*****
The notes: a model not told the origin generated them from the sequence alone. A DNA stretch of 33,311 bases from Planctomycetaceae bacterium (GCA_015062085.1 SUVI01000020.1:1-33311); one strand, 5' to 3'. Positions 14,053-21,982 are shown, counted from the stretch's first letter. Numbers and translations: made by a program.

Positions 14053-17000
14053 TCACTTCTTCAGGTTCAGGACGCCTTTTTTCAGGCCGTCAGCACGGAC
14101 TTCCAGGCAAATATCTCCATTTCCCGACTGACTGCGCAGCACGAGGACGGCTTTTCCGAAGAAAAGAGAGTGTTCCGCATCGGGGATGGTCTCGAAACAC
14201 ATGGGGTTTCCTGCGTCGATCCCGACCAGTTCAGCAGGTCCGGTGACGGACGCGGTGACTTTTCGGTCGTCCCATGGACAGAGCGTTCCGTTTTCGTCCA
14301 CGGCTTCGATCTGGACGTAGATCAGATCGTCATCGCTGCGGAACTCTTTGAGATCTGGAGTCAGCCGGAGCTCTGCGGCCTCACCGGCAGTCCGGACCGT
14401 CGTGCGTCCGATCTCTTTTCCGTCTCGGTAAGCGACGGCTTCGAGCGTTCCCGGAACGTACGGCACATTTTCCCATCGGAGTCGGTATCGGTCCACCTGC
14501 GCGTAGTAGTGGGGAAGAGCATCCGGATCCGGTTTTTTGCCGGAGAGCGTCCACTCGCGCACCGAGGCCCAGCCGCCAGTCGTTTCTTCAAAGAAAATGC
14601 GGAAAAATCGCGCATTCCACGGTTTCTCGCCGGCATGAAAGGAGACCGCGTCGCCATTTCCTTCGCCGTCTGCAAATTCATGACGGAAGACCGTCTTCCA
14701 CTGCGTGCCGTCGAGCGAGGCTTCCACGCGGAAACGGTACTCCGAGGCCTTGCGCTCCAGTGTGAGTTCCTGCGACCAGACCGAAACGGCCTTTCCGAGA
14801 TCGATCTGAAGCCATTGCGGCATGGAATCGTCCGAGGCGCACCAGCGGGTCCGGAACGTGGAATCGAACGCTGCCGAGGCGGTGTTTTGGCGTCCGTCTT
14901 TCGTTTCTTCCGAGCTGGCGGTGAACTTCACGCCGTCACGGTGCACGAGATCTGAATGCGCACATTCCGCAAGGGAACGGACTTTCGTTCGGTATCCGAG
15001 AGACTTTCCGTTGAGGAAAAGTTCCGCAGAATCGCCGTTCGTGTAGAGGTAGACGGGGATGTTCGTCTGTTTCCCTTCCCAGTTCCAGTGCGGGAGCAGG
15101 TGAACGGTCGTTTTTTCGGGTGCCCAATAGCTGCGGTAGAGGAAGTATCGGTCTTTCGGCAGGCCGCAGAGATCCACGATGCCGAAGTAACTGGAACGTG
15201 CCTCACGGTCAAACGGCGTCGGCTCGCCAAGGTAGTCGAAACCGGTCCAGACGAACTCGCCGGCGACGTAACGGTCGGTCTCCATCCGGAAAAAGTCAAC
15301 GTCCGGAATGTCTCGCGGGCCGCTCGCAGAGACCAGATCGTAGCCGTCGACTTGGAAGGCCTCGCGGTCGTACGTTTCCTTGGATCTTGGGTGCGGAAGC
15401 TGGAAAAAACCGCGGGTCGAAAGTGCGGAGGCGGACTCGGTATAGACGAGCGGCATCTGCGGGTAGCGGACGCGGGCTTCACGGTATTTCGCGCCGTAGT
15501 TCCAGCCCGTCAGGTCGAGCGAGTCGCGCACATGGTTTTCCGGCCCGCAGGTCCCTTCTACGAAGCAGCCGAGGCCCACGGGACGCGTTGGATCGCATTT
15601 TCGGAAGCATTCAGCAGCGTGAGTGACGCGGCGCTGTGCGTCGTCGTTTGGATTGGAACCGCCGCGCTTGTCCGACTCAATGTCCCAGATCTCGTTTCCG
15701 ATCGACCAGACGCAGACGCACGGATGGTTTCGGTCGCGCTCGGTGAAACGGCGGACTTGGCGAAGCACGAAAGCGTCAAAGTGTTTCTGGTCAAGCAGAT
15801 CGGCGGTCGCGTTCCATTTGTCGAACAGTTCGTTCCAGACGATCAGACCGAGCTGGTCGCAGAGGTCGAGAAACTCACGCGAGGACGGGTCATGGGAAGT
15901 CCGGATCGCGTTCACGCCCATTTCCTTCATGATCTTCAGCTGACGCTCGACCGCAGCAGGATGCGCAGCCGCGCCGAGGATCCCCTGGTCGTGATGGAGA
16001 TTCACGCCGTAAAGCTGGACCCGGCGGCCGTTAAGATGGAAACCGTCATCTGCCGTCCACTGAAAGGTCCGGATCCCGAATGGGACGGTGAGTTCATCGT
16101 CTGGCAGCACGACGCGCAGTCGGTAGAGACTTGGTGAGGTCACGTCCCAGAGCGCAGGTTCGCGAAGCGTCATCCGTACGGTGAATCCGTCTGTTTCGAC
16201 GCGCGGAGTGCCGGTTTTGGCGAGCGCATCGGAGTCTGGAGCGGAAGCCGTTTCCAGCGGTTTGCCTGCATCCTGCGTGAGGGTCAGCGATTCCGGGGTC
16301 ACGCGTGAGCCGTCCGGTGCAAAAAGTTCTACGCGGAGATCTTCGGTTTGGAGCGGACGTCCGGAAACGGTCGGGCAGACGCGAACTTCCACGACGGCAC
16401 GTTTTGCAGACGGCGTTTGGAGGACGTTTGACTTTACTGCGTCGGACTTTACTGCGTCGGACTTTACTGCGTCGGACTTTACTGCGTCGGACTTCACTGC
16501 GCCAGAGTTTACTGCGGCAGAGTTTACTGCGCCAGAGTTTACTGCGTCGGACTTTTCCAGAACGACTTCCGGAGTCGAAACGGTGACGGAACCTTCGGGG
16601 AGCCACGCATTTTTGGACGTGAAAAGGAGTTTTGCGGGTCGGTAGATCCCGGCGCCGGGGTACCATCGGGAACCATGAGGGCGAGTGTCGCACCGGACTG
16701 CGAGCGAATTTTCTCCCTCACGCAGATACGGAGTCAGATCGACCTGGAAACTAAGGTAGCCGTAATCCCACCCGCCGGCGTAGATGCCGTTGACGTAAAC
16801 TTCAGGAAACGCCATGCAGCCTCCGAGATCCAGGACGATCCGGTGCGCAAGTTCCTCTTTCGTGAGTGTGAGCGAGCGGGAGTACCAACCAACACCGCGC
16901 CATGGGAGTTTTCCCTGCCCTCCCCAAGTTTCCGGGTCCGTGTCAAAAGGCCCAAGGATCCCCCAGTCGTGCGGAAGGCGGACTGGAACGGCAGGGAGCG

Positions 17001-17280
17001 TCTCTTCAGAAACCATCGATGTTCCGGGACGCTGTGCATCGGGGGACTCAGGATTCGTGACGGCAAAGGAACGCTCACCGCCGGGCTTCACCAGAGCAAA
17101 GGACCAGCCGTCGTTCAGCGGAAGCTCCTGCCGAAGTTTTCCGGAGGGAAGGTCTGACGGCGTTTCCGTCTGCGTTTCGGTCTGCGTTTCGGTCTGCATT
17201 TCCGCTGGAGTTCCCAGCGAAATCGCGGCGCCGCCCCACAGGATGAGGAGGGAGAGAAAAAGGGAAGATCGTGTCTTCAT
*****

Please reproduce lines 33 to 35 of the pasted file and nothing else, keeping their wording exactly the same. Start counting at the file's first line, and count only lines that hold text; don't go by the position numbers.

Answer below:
Positions 17001-17280
17001 TCTCTTCAGAAACCATCGATGTTCCGGGACGCTGTGCATCGGGGGACTCAGGATTCGTGACGGCAAAGGAACGCTCACCGCCGGGCTTCACCAGAGCAAA
17101 GGACCAGCCGTCGTTCAGCGGAAGCTCCTGCCGAAGTTTTCCGGAGGGAAGGTCTGACGGCGTTTCCGTCTGCGTTTCGGTCTGCGTTTCGGTCTGCATT